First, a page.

More and Bigger Europe –Part 2 – It is MORE…

English: Various Euro bills.
Image via Wikipedia

We pick up from the introductory article by expanding on the issue of MORE Europe, which we did not cover in enough depth.

More Europe

It is without a shadow of doubt that belonging to an enlarged common market has huge beneficial advantages to all its participants.

However, the question of the Cost / Benefit analysis dynamics is never really explored in more detail. Perhaps it is easier to focus on just one or the other of the two interlinked dynamics, but for it to be a balanced appraisal; we need to focus on the interactions of both COST and BENEFITS.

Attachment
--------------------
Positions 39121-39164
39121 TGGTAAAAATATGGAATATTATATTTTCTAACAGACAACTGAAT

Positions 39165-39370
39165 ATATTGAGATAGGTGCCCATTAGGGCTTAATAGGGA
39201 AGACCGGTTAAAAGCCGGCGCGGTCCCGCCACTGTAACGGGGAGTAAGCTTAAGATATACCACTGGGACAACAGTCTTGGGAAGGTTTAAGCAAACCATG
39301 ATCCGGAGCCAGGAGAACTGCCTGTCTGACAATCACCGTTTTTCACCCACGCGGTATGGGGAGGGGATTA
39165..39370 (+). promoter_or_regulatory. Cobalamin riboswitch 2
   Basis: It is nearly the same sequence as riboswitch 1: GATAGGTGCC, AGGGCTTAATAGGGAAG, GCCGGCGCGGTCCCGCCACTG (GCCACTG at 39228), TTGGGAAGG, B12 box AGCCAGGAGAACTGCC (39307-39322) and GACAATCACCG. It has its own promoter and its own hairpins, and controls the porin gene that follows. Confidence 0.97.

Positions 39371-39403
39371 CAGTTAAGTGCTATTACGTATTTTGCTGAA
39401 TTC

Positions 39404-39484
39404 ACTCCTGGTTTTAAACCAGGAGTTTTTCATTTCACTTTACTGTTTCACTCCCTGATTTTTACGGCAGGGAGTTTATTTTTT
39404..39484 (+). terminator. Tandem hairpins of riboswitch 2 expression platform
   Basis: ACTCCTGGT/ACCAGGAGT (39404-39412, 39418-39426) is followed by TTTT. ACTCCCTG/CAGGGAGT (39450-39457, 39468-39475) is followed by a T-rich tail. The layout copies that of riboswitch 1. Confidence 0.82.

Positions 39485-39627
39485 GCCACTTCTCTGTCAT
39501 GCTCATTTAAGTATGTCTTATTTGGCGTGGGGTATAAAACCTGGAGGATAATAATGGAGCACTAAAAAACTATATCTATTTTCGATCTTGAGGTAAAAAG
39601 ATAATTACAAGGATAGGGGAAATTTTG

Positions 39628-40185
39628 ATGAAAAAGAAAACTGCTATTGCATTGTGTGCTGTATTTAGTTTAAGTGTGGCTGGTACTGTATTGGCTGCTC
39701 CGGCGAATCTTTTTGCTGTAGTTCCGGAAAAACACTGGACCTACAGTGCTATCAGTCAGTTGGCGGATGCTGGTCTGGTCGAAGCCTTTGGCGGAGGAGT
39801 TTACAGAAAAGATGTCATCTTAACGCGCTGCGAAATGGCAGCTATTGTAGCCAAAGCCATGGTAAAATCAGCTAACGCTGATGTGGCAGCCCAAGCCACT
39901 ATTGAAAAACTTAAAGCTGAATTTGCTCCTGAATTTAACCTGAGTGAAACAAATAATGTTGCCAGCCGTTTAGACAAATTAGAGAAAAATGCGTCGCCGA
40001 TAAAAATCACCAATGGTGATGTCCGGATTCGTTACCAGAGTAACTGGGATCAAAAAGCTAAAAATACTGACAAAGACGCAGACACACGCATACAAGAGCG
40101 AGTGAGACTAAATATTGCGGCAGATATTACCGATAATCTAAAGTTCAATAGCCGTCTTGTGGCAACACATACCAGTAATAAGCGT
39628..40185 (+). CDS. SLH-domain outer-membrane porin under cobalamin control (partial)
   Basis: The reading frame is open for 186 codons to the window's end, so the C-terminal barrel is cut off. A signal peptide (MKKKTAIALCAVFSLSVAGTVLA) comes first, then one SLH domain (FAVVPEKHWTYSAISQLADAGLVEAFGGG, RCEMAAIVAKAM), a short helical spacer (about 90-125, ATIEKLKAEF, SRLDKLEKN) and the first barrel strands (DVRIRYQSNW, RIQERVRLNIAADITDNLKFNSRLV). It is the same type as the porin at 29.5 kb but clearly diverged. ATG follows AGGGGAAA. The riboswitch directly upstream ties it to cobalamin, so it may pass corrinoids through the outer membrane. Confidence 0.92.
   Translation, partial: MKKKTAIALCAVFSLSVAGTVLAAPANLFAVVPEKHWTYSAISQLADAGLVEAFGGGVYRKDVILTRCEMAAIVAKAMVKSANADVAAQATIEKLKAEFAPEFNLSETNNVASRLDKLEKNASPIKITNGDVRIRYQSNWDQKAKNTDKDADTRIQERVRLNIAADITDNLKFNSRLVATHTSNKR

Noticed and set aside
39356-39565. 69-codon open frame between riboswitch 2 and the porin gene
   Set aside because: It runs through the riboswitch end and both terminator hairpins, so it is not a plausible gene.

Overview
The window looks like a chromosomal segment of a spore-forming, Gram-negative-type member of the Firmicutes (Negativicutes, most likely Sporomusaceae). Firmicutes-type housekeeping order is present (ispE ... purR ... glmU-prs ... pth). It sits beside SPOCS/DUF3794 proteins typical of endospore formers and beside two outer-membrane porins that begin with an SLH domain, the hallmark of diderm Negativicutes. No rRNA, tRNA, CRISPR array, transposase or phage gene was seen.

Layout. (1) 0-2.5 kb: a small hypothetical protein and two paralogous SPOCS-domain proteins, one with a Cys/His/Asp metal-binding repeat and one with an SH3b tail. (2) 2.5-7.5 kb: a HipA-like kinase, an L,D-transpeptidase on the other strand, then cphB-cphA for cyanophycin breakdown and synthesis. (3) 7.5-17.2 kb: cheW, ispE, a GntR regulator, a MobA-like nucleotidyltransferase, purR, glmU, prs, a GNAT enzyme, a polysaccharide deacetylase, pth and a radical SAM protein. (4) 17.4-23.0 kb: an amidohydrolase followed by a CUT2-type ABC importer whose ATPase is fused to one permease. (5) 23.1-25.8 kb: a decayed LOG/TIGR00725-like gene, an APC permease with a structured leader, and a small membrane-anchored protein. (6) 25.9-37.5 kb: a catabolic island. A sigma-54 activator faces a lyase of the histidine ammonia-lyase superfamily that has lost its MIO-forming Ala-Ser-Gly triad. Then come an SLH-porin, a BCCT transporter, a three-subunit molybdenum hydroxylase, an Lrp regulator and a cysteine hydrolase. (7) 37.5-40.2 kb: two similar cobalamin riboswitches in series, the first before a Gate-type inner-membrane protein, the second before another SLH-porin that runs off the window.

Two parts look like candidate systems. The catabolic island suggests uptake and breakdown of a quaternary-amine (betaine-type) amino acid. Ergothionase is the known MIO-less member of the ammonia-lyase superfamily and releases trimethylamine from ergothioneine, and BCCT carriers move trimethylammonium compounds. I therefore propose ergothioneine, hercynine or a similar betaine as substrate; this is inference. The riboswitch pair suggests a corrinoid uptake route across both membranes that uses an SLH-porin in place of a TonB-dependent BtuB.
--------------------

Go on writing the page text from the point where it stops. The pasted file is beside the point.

And when the leaders of Europe cannot tell anymore what the difference is between a COST and a BENEFIT of being in a single currency Eurozone, then what chance do the rest of us have? Is our COST the misplaced belief that leaders will make decisions in our best interest that will BENEFIT us in the long run?

But if the COST is the lesson of Moral Hazard, why have they not learnt yet that working towards an orderly default is better than raiding the futures of millions of current and future taxpayers in Europe. The COST of an uncompetitive and stagnating Europe (which has been brewing and developing for a few decades now), is that we have lost the ‘child like’ curiosity of inventing and innovating our why towards sustainable economic development and growth.